This style of coloring requires that the color palette in every scene be as washed out as the latest film from a big-name director who can no longer figure out how to make symbolic points except by slapping filters over the lens, and then the film is shown in a cineplex with a cheap-ass manager who thinks that letting the projector bulbs go dim is somehow saving energy, so watching the movie is like trying to experience the world through 4 sets of polarized sunglasses simultaneously.
So, not to beat the dead horse again, but here's damning exhibit A: The cover of Captain America Comics #1 (1941), as it originally appeared...the image was taken from the version at Marvel Digital Comics, unretouched by me in any way:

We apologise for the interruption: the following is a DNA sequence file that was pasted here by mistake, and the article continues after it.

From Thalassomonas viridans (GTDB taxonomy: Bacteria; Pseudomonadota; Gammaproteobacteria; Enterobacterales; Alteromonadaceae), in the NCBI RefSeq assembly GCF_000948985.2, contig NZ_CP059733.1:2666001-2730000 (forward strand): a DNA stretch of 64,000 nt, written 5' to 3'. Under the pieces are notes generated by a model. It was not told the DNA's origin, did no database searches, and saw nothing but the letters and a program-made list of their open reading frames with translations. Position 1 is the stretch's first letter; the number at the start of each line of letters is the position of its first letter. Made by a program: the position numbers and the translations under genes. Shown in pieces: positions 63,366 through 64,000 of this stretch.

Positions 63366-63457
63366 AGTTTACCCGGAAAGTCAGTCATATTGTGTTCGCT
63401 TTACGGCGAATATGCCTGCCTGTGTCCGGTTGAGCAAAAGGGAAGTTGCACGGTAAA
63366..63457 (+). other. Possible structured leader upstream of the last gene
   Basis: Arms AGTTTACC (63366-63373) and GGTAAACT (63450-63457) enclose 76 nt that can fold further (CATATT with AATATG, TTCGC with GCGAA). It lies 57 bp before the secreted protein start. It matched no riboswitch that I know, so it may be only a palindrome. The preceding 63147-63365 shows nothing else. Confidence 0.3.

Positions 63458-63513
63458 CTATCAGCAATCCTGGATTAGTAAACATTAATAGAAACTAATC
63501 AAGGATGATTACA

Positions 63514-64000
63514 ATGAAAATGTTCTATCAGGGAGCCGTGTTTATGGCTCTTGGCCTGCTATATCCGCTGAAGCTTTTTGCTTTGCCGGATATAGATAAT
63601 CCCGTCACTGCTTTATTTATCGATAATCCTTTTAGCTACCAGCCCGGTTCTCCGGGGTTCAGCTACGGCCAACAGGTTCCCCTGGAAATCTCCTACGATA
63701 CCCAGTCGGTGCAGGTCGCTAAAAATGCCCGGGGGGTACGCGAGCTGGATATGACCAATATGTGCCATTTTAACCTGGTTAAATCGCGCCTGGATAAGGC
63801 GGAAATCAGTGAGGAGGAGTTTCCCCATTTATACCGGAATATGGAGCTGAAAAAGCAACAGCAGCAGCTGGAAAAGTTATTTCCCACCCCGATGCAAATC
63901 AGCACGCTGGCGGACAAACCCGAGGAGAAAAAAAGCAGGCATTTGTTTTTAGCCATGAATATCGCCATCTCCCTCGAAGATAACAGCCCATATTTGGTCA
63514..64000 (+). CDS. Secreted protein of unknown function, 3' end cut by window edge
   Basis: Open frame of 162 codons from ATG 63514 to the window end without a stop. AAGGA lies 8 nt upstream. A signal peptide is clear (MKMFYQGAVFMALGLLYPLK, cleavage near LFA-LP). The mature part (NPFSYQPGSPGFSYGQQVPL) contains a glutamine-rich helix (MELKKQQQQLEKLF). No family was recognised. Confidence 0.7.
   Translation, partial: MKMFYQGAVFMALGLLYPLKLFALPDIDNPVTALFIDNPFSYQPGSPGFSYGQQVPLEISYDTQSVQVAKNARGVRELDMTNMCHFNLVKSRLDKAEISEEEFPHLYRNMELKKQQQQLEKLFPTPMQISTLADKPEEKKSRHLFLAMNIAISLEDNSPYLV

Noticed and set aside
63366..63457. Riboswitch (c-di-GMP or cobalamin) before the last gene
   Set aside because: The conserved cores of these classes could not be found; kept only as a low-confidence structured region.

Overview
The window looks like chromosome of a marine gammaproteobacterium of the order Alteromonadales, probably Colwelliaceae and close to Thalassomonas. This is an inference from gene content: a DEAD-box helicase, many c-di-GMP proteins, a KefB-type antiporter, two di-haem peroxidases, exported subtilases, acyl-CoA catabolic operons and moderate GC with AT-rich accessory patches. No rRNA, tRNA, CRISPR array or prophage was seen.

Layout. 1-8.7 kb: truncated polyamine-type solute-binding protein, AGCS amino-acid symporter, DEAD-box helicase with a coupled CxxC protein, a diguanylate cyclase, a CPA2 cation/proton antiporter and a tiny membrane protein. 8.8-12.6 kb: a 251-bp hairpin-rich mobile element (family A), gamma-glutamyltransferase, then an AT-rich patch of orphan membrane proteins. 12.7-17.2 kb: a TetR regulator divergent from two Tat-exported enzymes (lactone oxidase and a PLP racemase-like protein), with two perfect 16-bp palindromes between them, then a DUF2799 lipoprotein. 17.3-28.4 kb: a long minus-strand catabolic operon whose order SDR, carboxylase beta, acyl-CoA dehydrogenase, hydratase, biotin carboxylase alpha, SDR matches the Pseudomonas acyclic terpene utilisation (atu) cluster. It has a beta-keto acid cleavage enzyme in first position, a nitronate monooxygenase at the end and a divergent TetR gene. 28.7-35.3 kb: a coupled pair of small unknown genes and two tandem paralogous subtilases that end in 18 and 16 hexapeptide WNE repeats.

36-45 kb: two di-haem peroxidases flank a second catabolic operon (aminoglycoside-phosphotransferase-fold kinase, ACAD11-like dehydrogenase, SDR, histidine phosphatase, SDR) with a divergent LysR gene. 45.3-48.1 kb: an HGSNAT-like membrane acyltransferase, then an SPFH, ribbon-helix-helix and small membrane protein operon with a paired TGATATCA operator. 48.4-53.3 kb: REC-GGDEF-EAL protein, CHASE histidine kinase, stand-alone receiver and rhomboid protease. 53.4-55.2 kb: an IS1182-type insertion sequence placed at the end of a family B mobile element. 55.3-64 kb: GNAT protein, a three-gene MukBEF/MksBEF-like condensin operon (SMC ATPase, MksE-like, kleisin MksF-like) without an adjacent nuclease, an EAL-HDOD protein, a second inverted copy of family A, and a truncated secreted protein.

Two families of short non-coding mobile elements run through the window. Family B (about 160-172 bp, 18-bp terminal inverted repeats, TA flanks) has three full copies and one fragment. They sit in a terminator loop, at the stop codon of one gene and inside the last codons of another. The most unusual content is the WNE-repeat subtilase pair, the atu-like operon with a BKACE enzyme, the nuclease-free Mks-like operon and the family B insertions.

Then we have the same cover from Marvel's 70th anniversary reprint of the same issue, as recolored by Kai Spannuth:
Same cover, different colors (and type, and UPC box, and...). (Click to embiggen each for closer examination if you wish)
See the masthead, which in the original was the red, white & blue of the American flag? Now it's scarlet, white and gun-metal gray. Clearly an improvement, right? And Cap punching Hitler in the face is much, much better in murky, muted tones than in the old four color glory. Yup, that really jumps off the shelf at you...if you can actually see it.
It's not just the cover...the issue reprints many of the stories from the original CAC #1, and they are all recolored, by various hands/computers, into dour, lifeless palettes.
Your mileage may vary, of course, but I think I've made it pretty clear which I prefer. Why Marvel is on the perpetual trip of trying to make everything dampened and "realistic" is beyond me.
And somehow, if Simon and Kirby could see this version, I'm pretty sure they'd say, "Damn! You need a flashlight to read this!! I thought this was a funny book!!"